Giving thanks for wattle

Homeowners can easily recycle grass and leaves. But why give city green bins woody trimmings that can be made into borders. Why not use these sticks, whose old world name is "wattle"? Wattle on.

The Dry Garden: How green is your green bin?

Jorge Santiesteban estimates that food scraps constitute roughly 15% to 25% of what goes into black garbage bins in Los Angeles. The city’s solid resources manager has been struck by the seasonal changes in how much food we throw away since 1997, when, in the week after Thanksgiving, he had a garbage truck empty its contents for him. Santiesteban picked through the trash, putting like objects with like until a clear picture emerged. This is what is known in recycling circles as “waste characterization.”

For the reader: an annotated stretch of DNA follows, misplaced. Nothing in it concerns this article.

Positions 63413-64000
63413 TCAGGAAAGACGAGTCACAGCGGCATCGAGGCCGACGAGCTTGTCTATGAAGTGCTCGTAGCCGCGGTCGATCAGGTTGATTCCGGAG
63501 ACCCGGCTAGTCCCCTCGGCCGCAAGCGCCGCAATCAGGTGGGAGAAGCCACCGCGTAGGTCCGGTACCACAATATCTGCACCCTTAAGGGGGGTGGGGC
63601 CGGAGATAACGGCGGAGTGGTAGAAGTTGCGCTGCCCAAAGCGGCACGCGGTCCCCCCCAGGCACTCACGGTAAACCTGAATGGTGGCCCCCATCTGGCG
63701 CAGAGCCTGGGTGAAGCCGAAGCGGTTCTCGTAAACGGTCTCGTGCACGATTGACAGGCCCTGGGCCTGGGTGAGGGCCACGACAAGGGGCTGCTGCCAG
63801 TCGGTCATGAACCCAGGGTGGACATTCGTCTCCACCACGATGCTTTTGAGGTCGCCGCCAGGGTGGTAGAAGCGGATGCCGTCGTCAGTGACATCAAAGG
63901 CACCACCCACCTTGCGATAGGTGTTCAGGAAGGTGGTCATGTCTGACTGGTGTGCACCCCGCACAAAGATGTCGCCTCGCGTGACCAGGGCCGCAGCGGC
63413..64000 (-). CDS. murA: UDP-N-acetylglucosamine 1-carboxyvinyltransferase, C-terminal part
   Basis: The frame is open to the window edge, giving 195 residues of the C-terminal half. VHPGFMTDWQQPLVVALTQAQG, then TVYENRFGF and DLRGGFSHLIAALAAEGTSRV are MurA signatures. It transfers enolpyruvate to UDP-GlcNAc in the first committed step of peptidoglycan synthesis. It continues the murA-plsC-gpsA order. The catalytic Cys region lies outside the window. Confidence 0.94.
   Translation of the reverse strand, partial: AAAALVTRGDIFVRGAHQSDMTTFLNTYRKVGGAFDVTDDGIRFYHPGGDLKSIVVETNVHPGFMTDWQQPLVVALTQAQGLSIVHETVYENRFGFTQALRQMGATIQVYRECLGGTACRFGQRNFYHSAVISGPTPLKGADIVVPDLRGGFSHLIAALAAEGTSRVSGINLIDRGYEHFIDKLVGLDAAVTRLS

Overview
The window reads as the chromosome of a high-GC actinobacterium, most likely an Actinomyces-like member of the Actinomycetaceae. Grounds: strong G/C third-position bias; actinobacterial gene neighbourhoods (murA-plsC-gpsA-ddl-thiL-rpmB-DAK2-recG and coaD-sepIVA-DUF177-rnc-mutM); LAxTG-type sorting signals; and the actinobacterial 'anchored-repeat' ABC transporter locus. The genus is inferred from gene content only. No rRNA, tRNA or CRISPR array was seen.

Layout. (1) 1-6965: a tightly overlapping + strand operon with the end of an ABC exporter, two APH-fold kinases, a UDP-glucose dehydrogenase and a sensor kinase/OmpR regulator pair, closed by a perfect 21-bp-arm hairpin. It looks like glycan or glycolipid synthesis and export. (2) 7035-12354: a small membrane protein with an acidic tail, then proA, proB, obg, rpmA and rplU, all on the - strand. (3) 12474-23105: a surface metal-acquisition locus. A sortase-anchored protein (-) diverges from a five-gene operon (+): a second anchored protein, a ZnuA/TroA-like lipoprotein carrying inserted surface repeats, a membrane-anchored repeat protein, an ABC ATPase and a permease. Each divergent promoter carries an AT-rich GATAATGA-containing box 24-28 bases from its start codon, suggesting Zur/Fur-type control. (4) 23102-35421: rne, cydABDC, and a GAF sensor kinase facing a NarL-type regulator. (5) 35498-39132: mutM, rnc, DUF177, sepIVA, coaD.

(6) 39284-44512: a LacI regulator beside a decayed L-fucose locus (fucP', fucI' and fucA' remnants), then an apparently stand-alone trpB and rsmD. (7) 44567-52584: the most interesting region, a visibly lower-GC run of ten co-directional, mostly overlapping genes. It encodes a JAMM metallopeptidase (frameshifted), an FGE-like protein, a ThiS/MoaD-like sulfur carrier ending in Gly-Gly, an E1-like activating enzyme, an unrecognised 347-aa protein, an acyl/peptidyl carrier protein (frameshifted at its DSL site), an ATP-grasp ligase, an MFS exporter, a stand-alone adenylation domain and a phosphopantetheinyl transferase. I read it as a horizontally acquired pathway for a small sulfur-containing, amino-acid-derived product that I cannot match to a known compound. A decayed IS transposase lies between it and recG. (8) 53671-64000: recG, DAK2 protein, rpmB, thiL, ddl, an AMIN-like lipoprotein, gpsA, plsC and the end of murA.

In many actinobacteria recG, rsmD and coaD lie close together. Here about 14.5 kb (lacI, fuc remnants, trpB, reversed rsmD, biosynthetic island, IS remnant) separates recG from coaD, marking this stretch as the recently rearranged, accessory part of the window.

As bad as it must have been for Santiesteban during that November audit of rotting giblets and pie crusts, his San Francisco counterpart might have had it worse. Waste characterizations done there show that as much as 30% of San Francisco’s garbage has been composed of food scraps.

Now the race is on to see which of the two cities can divert more kitchen waste from